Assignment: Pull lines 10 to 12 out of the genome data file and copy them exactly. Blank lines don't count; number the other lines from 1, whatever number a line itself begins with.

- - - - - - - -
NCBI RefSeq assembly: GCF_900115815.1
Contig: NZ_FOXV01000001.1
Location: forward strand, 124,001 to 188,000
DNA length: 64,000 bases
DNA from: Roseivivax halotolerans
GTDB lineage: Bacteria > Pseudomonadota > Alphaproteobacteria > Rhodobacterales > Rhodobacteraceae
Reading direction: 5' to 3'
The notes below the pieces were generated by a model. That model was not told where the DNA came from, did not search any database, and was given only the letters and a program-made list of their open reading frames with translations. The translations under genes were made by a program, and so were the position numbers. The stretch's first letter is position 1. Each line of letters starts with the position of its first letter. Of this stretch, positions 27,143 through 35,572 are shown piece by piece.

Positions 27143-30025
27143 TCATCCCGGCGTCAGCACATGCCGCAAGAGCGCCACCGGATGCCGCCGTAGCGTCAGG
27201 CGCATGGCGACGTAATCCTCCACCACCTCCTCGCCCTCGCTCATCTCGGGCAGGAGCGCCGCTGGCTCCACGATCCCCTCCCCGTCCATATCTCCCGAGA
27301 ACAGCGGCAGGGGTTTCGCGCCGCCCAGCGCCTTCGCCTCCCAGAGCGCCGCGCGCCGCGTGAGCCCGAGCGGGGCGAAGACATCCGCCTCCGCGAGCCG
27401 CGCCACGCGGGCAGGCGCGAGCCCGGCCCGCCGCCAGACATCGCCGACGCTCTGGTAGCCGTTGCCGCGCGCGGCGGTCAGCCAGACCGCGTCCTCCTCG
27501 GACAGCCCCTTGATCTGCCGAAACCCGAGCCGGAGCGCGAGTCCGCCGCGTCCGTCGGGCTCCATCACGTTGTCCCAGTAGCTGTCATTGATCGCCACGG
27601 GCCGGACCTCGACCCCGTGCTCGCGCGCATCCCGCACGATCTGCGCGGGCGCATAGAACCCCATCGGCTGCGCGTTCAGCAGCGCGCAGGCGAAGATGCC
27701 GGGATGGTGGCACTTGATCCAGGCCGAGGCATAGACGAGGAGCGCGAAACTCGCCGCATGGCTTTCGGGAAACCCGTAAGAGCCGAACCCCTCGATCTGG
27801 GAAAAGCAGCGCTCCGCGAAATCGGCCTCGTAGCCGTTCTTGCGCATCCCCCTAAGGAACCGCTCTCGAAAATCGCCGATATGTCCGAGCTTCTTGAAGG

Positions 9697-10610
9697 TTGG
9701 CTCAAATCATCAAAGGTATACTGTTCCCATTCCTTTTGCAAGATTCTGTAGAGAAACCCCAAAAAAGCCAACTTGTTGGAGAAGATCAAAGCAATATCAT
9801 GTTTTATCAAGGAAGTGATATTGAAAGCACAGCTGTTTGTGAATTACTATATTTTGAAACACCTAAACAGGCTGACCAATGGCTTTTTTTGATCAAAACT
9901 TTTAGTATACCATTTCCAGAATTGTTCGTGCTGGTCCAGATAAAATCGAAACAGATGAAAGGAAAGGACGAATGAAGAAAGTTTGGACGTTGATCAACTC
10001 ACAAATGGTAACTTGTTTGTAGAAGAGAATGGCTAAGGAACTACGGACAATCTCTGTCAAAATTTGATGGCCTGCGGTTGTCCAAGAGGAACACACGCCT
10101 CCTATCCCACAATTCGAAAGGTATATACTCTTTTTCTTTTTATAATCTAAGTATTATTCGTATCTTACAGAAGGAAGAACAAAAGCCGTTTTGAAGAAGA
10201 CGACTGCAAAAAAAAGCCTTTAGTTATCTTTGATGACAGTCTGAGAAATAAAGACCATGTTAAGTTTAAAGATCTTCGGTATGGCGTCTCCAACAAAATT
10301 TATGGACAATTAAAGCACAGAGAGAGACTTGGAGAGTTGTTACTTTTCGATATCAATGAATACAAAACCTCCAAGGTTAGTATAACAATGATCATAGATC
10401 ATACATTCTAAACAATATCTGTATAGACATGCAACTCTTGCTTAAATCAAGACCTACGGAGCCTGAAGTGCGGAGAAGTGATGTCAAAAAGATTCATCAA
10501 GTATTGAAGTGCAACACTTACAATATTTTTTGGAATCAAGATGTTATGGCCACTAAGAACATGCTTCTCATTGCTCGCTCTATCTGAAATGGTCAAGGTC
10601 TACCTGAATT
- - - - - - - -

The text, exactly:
27143 TCATCCCGGCGTCAGCACATGCCGCAAGAGCGCCACCGGATGCCGCCGTAGCGTCAGG
27201 CGCATGGCGACGTAATCCTCCACCACCTCCTCGCCCTCGCTCATCTCGGGCAGGAGCGCCGCTGGCTCCACGATCCCCTCCCCGTCCATATCTCCCGAGA
27301 ACAGCGGCAGGGGTTTCGCGCCGCCCAGCGCCTTCGCCTCCCAGAGCGCCGCGCGCCGCGTGAGCCCGAGCGGGGCGAAGACATCCGCCTCCGCGAGCCG